It didn’t get much better during the season. The team often looked unprepared and outmatched, with numerous key players showing little to no improvement in their play. A day after a loss that dropped them to 0-4, Meyer was spotted at his restaurant in Ohio, with a young woman who wasn’t his wife. Despite the incident, team owner Shad Khan continued to stand by the head coach.

Throughout the process, the locker room became more and more alienated. Wide receiver Marvin Jones Jr. had to be convinced to return to the Jaguar’s facility after Meyer’s criticism of the wide receivers. Jones Jr. and Meyer reportedly had a heated exchange following Jones Jr.’s return.

According to NFL Network, Meyer also went after his coaching staff — handpicked by himself — calling them “losers” and questioning their résumés. After Sunday’s 20-0 loss to the Tennessee Titans — only the fourth shutout in team history — Meyer said that claim wasn’t true and although Jones Jr. met with him, their conversation wasn’t heated.

Jacksonville will now look to end the season on a positive, less drama-filled note. The Jaguars could also get a head start on the search for a new head coach, as NFL owners approved a rule change on Wednesday that allows teams to start interviewing candidates two weeks before the end of the regular season.

Urban Meyer Continues Apologies For Scandalous Footage As Situation Reaches “Crisis Point”

Following the footage and photos of Urban Meyer getting very intimate with a young woman — who wasn’t his wife — at his restaurant in Ohio on Friday, the Jacksonville Jaguars head coach has continued to apologize in his attempts to mend the relationship between him, the locker room, and the fans.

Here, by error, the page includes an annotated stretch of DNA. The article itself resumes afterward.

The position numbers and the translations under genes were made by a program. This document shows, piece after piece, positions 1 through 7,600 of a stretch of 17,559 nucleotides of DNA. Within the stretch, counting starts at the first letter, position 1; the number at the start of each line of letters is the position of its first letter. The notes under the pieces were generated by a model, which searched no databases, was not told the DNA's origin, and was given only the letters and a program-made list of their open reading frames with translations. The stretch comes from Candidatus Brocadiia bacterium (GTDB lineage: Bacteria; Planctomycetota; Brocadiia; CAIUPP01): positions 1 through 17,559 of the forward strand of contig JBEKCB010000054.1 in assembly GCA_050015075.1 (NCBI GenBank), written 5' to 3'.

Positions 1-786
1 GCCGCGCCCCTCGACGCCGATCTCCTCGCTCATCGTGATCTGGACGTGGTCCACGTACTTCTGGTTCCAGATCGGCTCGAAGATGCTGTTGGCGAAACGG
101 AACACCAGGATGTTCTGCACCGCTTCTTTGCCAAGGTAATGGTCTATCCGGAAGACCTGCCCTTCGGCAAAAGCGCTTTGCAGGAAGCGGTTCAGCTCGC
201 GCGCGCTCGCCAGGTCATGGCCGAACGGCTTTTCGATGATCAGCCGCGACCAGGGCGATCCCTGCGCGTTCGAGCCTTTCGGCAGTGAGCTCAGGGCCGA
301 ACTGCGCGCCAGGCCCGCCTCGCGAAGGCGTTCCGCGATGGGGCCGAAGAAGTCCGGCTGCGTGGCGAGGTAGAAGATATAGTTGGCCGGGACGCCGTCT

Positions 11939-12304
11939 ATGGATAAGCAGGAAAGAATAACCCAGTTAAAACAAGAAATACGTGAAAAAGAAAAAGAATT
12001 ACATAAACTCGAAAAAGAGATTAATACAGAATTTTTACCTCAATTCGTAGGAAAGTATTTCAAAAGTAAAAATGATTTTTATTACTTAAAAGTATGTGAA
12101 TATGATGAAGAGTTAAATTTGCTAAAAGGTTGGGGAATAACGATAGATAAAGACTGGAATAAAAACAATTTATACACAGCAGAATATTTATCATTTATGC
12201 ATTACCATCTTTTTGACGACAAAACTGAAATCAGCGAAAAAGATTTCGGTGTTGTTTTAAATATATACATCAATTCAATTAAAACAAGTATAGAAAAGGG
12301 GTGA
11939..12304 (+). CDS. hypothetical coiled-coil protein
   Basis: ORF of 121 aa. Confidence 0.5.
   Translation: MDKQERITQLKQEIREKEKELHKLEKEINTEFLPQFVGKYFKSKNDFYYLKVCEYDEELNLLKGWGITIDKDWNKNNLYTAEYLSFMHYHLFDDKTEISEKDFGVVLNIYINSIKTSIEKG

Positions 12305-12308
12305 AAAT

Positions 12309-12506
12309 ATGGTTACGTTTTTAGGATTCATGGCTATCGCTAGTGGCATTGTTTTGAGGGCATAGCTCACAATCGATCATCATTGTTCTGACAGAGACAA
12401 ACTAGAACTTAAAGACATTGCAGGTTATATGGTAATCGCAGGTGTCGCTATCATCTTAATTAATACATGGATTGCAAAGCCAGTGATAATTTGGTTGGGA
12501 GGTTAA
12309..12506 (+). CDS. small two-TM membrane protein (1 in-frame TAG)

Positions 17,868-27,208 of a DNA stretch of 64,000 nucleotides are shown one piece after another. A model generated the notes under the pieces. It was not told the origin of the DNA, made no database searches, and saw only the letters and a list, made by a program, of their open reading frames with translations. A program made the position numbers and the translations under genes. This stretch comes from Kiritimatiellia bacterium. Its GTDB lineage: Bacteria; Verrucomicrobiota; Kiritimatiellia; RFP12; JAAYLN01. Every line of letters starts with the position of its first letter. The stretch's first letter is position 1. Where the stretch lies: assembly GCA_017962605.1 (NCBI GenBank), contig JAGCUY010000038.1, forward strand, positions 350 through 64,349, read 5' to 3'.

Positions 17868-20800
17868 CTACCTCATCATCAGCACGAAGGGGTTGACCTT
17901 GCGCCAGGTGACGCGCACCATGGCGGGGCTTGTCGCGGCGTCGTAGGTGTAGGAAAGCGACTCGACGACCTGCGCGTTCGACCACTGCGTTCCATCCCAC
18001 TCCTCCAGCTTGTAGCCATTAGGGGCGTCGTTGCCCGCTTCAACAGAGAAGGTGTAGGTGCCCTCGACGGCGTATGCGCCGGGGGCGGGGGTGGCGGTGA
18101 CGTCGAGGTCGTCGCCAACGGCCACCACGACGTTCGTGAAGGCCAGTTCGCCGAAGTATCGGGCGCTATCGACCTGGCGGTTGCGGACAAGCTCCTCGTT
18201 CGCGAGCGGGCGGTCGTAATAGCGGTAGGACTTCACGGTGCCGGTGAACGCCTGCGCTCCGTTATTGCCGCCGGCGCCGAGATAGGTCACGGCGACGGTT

According to NFL Network’s Ian Rapoport, Meyer addressed his team Wednesday morning to “express remorse and responsibility for his actions over the weekend.” NFL Network’s Aditi Kinkhabwala gave additional details, reporting that Meyer said he only cares about two things: his family (specifically his wife, Shelly) and his players, and that he “embarrassed them both.”

Meyer previously stated on Monday that it his actions were “just stupid” and that he “should not have put himself in that kind of position.”

However, according to some insiders, the attempts may be too little, too late. Sports Illustrated’s Mike Silver tweeted Tuesday that the situation has reached a “crisis point,” with one Jaguars player suggesting that Meyer has lost all credibility.

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Silver reported that Jaguars players were bothered by Meyer’s cancellation of a team meeting Monday, instead opting to meet and apologize with “position groups individually.” Players also felt that he “was too scared.”

Players additionally claim that Meyer tried to portray the situation in a different and incorrect angle by saying the woman was “random” and just dancing there, which the team laughed about afterwards.

One player didn’t mince words: “It’s bad. I don’t know how he’s gonna function.”